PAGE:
As parents, we all want the same thing for our kids. We want them to be happy and confident, and we want to set them up to be successful in life.
Simplifying our lives — our homes, our stuff and our schedules — is so important and integral to that!
Our kids all need the same things
I want our kids to be responsible. I want them to be empathetic. I want them to have a heart for caring for and helping other people.
You might want your kids to excel at athletics, arts or academics.
But regardless of how we define success, our kids ALL need these things:
- They need downtime.
- They need pressure releases throughout the day.
- They need rhythms to their day.
- They need less stuff to manage.
- They need fewer decisions to make.
- They need time for play.
If we want them to develop to their fullest potential — no matter how we define that — it is universal that they need time to play.
Let’s discuss a few ways that we can simplify a few areas of our homes and our lives to really set our kids up for success as adults.
Or watch this video on YouTube!
There’s an interesting article that discusses a study that shows that when kids have too many toys, it can actually lead to addictive behavior.
They found that when kids have a lot of toys, they can sometimes have a difficult time figuring out how to manage their emotions. Instead of working through their emotions, they would tend to go from toy to toy, looking for a distraction or something else to do.
Now that’s NOT to say that just because our kids have tons of toys, they’re going to be addicts when they’re adults!!
But if we want to set our kids up for success as adults, there is so much research that shows that kids thrive in an environment with very few toys. This is what leads to creative, imaginative play, as well as social skills and higher self-esteem.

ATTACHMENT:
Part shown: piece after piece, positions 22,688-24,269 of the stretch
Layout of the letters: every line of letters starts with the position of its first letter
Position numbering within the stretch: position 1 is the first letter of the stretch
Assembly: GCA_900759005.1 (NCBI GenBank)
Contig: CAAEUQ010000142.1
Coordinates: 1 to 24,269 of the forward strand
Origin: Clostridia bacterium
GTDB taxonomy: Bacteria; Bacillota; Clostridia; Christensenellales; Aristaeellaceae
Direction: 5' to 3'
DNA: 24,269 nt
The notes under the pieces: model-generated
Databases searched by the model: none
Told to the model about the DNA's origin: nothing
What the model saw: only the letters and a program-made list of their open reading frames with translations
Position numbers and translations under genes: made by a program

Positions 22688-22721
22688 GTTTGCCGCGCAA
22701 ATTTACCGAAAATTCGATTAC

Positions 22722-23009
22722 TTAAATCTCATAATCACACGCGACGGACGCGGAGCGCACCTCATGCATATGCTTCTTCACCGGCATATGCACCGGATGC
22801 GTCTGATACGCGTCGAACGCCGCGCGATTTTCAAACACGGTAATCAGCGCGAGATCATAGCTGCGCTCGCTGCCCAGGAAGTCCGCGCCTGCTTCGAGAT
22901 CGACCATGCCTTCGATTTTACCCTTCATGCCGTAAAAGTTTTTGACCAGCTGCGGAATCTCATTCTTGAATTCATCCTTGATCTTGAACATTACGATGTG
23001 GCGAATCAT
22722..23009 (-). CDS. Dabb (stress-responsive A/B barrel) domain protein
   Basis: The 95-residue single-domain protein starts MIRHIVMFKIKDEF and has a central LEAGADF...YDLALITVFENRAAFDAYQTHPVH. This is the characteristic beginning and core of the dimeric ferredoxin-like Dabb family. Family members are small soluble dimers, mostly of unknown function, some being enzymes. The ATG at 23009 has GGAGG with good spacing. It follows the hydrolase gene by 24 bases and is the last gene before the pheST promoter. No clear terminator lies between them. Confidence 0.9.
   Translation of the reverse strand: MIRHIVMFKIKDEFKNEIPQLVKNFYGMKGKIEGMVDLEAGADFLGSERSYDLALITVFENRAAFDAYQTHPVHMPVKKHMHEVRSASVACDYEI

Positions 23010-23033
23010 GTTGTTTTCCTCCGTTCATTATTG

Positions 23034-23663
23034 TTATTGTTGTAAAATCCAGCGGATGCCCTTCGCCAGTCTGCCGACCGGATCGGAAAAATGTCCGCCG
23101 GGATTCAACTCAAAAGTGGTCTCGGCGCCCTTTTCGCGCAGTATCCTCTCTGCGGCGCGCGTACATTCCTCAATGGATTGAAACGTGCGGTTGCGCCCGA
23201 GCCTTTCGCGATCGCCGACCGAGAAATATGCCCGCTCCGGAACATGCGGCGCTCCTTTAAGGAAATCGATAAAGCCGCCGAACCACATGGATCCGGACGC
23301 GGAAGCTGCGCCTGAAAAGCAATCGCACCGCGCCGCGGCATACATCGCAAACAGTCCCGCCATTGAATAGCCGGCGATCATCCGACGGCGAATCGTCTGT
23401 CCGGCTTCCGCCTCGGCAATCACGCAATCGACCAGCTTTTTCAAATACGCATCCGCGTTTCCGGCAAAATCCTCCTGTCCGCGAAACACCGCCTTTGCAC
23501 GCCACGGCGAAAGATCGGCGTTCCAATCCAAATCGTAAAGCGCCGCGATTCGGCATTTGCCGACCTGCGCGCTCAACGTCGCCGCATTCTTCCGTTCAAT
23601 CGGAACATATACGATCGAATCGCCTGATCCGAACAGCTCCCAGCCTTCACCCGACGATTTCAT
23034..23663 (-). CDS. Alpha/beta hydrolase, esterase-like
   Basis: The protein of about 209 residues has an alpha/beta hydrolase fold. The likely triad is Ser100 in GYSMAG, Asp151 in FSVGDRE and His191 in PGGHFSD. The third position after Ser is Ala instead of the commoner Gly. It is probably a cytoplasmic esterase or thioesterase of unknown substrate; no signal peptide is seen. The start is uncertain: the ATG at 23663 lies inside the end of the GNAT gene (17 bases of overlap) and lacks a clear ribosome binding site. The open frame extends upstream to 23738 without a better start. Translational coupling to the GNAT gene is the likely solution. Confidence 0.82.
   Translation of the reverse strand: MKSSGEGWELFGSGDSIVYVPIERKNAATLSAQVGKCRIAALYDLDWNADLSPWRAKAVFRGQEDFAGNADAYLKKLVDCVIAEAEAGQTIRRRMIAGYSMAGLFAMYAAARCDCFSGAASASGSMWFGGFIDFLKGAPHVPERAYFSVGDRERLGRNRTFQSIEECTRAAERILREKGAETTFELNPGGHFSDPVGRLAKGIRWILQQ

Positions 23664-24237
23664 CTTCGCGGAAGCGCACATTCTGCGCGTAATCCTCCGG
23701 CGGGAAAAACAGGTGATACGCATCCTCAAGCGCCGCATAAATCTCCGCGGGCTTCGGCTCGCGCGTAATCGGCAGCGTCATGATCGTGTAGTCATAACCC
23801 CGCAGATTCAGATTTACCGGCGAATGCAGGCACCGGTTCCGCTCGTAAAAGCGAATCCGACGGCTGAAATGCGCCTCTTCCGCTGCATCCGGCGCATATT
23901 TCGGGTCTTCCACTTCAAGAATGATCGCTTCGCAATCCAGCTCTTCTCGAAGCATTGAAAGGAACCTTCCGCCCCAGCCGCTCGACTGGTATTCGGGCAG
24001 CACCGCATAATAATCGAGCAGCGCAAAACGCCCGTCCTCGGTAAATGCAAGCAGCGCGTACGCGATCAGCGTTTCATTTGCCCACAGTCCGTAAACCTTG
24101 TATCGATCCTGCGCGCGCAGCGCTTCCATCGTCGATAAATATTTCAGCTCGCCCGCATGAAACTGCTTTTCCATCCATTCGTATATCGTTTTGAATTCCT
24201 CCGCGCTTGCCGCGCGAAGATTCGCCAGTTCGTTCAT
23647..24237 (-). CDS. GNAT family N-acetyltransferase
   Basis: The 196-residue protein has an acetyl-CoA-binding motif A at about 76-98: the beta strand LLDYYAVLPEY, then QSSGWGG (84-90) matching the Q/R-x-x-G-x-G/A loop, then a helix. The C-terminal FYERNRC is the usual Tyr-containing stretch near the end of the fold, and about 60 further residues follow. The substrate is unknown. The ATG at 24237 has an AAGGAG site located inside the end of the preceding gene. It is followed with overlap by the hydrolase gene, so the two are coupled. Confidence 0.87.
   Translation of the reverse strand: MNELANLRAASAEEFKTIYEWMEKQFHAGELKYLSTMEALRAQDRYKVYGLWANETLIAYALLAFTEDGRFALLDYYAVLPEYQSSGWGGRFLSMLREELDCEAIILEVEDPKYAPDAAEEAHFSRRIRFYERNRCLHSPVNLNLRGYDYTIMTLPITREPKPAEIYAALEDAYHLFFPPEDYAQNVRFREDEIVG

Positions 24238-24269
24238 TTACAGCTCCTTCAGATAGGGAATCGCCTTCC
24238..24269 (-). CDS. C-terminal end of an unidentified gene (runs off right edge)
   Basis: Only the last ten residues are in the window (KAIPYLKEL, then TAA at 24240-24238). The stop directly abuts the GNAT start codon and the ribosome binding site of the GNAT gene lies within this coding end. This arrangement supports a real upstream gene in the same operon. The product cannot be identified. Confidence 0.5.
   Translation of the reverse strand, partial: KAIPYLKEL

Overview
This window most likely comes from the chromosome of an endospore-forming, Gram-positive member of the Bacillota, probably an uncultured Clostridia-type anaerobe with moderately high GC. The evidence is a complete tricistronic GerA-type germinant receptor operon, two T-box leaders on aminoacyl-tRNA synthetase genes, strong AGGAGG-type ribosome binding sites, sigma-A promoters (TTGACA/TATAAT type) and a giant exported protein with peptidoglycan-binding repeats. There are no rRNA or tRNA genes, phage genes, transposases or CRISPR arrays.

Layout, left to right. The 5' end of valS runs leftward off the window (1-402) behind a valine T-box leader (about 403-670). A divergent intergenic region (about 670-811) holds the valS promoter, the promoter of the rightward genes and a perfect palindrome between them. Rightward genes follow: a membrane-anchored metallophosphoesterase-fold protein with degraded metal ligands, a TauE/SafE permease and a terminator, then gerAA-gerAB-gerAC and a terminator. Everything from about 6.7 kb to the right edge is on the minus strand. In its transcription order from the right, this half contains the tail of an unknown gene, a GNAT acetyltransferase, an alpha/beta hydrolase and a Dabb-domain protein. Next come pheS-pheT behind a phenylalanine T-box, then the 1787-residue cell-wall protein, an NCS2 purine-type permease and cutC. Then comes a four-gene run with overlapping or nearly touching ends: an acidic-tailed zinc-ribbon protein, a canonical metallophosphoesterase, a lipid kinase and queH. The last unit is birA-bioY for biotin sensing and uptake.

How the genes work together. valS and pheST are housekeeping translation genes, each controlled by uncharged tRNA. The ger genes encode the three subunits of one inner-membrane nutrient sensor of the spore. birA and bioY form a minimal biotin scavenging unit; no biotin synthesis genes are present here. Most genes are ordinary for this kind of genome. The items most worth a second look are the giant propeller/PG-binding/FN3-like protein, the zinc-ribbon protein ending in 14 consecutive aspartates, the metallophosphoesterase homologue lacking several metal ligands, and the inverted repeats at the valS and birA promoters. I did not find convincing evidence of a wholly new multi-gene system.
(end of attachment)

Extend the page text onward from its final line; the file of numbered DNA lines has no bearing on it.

I’ve definitely experienced this with our kids! Since we’ve highly simplified their toys, they play better together. They play longer. They are much more creative.
So if it’s really that simple, what’s the problem?
We are up against a toy industry that spends billions of dollars on marketing to tell us otherwise.
The good news is that simplifying kids’ toys can be done very simply and quickly. Check out this series for my BEST tips to help you simplify kids’ toys!
I recommend simplifying down to simple toys like Lego, blocks, play food and dolls. Box up the rest and only pull out toys that your kids specifically ask for. Then after some time has past, you can safely donate whatever is left.
You’re going to find that your kids play so much better! All they need is their imaginations.
This concept ties in to craft supplies as well. If you enjoy facilitating craft projects, sensory play and STEM (Science, Technology, Engineering & Math) activities, of course do that! But DON’T feel guilty or pressured that you have to!!
If your kids are playing outside, those are sensory activities. If they’re building with Legos or blocks, those are STEM activities.
As far as craft supplies, we have really simplified how much we keep. Our kids are the most imaginative when they have very little to work with, and they’re happier, too!
Simplifying Kids’ Clothes
When I first started simplifying our home, I pared down all our kids’ clothes to about five outfits each.
As they’ve gotten older, they want more input into what they wear, so they have a bit more now. But as they get older, they can manage more themselves, too!
At first I just wanted to simplify laundry and keep our house cleaner, but reducing the amount of choices also helps your kids avoid decision fatigue.
In the book Simplicity Parenting by Kim John Payne he says, “By simplifying clothes, you ease transitions. You offer freedom from choice and overload while still allowing for the slow and sure development of personal expression.”
I love that! And with my recent experiment with an all-black wardrobe, that’s what I want as an adult, too!
Simplifying Special Things
We have a memory bin for each of our kids where they can put their special items.